Immoral Panics: Black Queer Aesthetics and the Construction of Risk
This article is authored by Jamal Batts, from the 2019-20 cohort of the LGBTQ Research Fellowship program at the ONE Archives Foundation.
My dissertation considers how the historical construction of blackness informs moral panics targeted at LGBTQ populations. ONE provided me with vital access to an extensive collection of records related to the police raid of the Mark IV Health Club, a gay bathhouse located in Hollywood. On April 10, 1976 Los Angeles’s Leather Fraternity threw their first annual mock slave auction in order to raise funds for gay organizations. The invitation to the event promised “a genuine old-fashioned Auction of prime, young slaves.” ONE’s collections offer an assortment of clippings from various local publications, national newspapers, and leather magazines that covered the incident as well as police reports. I gathered from the varying and conflictual reports on and memories of the event that around one hundred police officers descended on the Mark IV Health Club the night of the auction. Their operation was accompanied by helicopters and buses used to transport many of those in attendance to jail. Forty were put in plastic handcuffs and arrested on charges of slavery or involuntary servitude under an archaic California law adopted in 1899.
I entered the archive curious about the ways that race played a role in this incident. News reports reveal how the police used the specter of chattel slavery as another excuse to terrorize gay men. However, I wondered how American racial slavery may have also served as a cultural inspiration for the event itself, though it featured what seem to be only white participants. A large stack of letters written to Councilwoman Peggy Stevenson helped address these questions. Many letter writers argue that the slave auction should be considered harmless because it was a “fundraising affair similar to high school ‘slave-for-a-day’ money raisers” which go unpunished.
This claim repeats again and again, at times with evidence. For instance, one letter writer encloses a newspaper advertisement from the Stanton Nebraska Register for another mock slave auction. In the ad for the Future Farmers of America Slave Auction it states “46 Fine Slaves for Sale.. GET THAT JOB DONE YOU’VE BEEN PUTTING OFF!!!” It then provides a ledger of available slaves listed by their high school grades. I’m interested in how the advertisements for modern “slave” auctions used to defend those arrested at the Mark IV revel in what scholar Hortense Spillers might call an “American grammar” beholden to chattel slavery.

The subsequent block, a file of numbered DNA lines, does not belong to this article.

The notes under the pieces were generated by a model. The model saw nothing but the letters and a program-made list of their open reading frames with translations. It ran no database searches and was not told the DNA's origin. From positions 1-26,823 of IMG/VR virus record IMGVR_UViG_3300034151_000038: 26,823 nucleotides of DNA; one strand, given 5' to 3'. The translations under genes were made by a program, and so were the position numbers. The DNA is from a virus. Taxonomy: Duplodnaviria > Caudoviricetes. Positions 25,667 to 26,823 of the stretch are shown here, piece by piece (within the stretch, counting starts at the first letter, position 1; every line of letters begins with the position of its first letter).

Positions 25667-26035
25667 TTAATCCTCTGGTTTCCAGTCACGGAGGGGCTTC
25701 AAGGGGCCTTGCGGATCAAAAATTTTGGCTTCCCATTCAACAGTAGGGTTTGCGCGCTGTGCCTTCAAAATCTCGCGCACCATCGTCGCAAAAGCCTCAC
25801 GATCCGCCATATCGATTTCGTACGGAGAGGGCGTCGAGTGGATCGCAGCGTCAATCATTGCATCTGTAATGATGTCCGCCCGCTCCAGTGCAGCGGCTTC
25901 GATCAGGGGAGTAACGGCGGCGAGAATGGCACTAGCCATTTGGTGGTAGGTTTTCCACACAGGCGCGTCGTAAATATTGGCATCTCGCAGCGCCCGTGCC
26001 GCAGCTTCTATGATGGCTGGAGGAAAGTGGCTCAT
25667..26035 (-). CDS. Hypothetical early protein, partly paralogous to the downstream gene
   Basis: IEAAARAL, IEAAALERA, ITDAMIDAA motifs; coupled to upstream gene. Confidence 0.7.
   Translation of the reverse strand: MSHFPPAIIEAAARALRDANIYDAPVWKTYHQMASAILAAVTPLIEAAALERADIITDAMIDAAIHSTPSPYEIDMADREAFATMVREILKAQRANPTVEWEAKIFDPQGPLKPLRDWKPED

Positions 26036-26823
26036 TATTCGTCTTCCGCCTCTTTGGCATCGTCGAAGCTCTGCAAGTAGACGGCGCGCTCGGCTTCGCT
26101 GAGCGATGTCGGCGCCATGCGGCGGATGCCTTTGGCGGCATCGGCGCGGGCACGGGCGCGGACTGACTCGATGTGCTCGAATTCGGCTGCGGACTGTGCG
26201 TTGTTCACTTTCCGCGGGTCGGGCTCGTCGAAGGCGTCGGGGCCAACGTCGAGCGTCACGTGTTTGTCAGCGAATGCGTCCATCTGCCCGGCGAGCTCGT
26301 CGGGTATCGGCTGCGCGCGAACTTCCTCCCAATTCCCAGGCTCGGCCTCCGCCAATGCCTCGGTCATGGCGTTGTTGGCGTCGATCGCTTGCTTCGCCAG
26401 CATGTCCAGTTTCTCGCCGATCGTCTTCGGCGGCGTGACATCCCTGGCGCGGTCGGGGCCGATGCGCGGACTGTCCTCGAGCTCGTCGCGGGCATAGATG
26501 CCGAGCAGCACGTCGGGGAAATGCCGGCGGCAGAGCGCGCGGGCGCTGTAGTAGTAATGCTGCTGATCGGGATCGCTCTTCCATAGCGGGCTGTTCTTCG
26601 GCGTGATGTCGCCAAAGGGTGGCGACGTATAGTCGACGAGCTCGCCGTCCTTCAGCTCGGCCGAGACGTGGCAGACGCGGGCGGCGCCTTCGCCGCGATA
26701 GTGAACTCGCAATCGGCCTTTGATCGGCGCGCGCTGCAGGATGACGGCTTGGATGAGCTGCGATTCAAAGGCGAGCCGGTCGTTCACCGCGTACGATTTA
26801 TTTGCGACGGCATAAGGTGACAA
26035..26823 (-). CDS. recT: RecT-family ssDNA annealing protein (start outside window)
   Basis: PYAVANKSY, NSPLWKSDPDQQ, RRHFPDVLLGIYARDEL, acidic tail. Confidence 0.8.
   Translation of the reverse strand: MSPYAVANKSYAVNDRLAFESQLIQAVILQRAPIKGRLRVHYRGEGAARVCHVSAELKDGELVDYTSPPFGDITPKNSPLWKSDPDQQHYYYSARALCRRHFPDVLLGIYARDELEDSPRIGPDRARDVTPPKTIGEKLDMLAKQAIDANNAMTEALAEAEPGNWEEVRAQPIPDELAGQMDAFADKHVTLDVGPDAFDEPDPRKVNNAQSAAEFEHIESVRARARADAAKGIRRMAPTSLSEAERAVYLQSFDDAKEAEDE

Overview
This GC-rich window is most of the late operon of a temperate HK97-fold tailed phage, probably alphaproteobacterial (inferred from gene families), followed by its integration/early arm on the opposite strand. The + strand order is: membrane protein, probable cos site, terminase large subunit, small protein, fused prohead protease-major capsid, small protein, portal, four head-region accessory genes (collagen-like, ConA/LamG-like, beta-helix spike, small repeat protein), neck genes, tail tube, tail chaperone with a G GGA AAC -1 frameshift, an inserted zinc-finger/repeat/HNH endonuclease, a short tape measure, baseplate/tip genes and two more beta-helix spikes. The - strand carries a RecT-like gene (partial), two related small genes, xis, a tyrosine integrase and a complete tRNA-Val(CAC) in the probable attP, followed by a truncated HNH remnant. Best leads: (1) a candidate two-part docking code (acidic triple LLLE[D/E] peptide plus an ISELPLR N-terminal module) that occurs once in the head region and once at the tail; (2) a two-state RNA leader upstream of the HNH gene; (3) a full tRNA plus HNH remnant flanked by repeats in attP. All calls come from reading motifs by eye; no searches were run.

As a scholar of art history and visual culture I spent time studying the many photographs and cartoons illustrating the forms of protest Los Angeles’s gay community used to resist the brutal actions of the police. I also came across a review of the salacious popular film about interracial eroticism on the plantation and auction block, Mandingo (1975), published next to coverage of the Mark IV auction in leather magazine Drummer. The film was released the year before the raid in Hollywood. In addition to offering resources valuable to my dissertation on black queer aesthetics and risk, ONE also provided me with access to works that may inform future projects including copies of legendary black gay magazine Blacklight and Miles Everett’s extensive collection of photographs of black men.
Top image: Cartoon in Drummer parodying the police actions.
Image 1: The Mark IV Health Club.
Image 2: Those arrested at the Mark IV on buses that would take them to jail, Los Angeles Times.
Image 3: Protesters demanding the charges against the Mark 40 be dropped.
Image 4: Invitation (detail), The Leather Fraternity’s Annual Slave Auction.
Image 5: FFA Slave Auction Advertisement, Stanton Nebraska Register.
 See Hortense J. Spillers, “Mama’s Baby, Papa’s Maybe: An American Grammar Book,” Diacritics 17, no. 2 (1987): 65–81.
Jamal Batts is a writer, curator, and doctoral candidate in the Department African American and African Diaspora Studies at UC Berkeley. His work explores blackness, queerness, contemporary art, and the intricacies of sexual risk and risk-taking. His writing has appeared in the catalogue for The New Museum’s exhibit Trigger: Gender as a Tool and a Weapon, Open Space, ASAP/J, New Life Quarterly, and SFMOMA’s website in conjunction with their Modern Cinema series. He is a 2020 Robert Rauschenberg Foundation Scholar-in-Residence and a member of the curatorial collective The Black Aesthetic.